Although she has been told that she inherited the same sharp intellect and rigorous pragmatism of her father and older brother Stephen, Solberg differs drastically from them in her approach to career. “I never really had any career goals,” she says, without a semblance of hesitation. To her, a meaningful life has always included an emotional aspect. “The human relationship is most important. Loving someone is most important,” she says.
Her brother Michael insists that his sister could have accomplished much more than she did in terms of a career. “I’m frustrated. She could have done more. I’m sure of it,” he says. “She never climbed that ladder. Maybe it’s a lack of ambition? And yet, she could have. She’s got incredible talent.”
While Solberg’s career is not unimpressive (She served as President of the Ontario NDP in 1988 and she ran a labor arbitration firm for a short while), she admits, “In the end, I kind of hitched my star to Stephen and ended up working behind the scenes for him.” She currently works as a Community Liaison Officer for the Stephen Lewis Foundation. She is also Stephens’s main researcher and speechwriter. Michael still insists, “ She could have led an NGO, or a charity. She could have been the one to make decisions that bring change…I don’t think that she really met her potential.”
Solberg has never questioned her reluctance to follow a career path. “It was never really important to me,” she says. “It never occurred to me to plan a career. Maybe it’s a reflection of growing up as a girl in the 60’s? Also, my family had connections, so I never really had to plan. I’m not sure.” She pauses, “The only part that’s difficult for me to figure out is not so much my lack of ambition, but my need to be in a close and loving relationship—above anything else.”
She gently twirls a strand of her shoulder-length grey hair as she begins to talk about her first husband, David Solberg. They met shortly after her return from Israel while she was still only nineteen. By the time she was twenty they had moved in together. They married in 1974. “That probably had more of an impact on my life than going out to work full time,” she says.
Being part of a loving relationship has always been a necessary part of her self-identity. “I never felt completely fulfilled unless I was with someone.” Solberg isn’t sure if that is something that is as true for men as it is for women, “or whether it was putting my needs second to his, but it didn’t feel that way.” She says, “ It felt like I love this person. He was the love of my life; it’s more important than any career. So we’ll go to Toronto. Well go to England, whatever.” It is all part of her belief that, “a life with meaning has to include that emotional part. That loving part.”
David died of leukemia 1n 1986. This was a devastating blow. “When David died, I never thought I’d get over it. It cast me adrift emotionally,” she says. She moved in with her brother Michael and his wife at the time, Wendy Hughes. They had kids and Solberg quickly began to form a bond with them. Her eyes well up as she is reminded of what she calls her only regret—never having children.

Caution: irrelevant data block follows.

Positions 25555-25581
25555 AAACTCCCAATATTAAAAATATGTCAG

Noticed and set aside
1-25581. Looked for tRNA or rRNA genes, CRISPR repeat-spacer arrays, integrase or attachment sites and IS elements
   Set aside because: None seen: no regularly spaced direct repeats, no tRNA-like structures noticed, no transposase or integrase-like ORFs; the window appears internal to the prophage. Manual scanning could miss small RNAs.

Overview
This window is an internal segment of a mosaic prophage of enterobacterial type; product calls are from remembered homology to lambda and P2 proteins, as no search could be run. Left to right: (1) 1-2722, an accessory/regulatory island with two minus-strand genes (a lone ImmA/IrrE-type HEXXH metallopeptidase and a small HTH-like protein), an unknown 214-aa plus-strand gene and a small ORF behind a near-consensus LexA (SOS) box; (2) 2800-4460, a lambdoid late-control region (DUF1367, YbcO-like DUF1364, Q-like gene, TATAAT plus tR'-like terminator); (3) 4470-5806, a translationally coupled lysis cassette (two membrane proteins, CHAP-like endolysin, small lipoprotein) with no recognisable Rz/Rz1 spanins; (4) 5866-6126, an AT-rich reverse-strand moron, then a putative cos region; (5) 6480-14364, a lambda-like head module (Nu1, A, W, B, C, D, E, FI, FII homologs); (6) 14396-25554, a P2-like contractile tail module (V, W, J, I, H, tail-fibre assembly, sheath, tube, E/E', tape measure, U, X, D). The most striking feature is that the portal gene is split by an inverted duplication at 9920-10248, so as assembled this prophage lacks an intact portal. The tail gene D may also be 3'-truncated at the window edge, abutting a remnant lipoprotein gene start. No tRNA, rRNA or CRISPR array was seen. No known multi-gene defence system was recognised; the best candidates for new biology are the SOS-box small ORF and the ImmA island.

“My husband didn’t really want kids,” she says, “And then when I persuaded him that it was important enough for me that we should have kids, it was taking time. There were some medical issues, his not mine, and then he got sick. So we probably would have had children had he lived.”
After David’s death, she began to seriously consider moving to Israel permanently. She went back and forth several times. “Had I been able to learn the language,” she says, “I’d probably still be there." Solberg decided to remain in Canada. But for her, life without a partner was incomplete. She struggled emotionally. Her family was supportive, but they likely never realized the full extent of her sorrow. “Because I came across as someone who is so strong and independent, my family was always more worried about Michael,” who always seemed to live under the shadow of the ultra-talented and charismatic Stephen. “They couldn’t have been more wrong,” she says.
With her husband and the hope of having children gone, she focused her attentions on the thing that mattered most—her family. “As a result, I became very close to my nieces and nephews,” says Solberg. “I know that often happens when you don’t have kids of your own. But I’m also the hub of the family in terms of personal relationships.” Her brother Michael agrees. He says, “ Janet is the glue. She is the one that keeps us in tack. She has always kept in touch with everyone. I think she’s the only one of us who could really write a family history.”
As luck would have it, Solberg eventually found a new love—Henry King. She begins to laugh as she tells the story of how they were introduced through mutual friends who thought the two would hit it off. “They approached Henry and asked him if he’d be interested in meeting someone and he said yes,” says Solberg. “ And then they came back to him and said she’s busy, she can’t meet you this summer she’s in St. Petersburg. And Henry said, ‘why would I want to meet someone who goes to Florida in the summertime?’ Except it was St. Petersburg, Russia,” she chuckles. They soon met and fell in love. They will celebrate their ten-year wedding anniversary in September.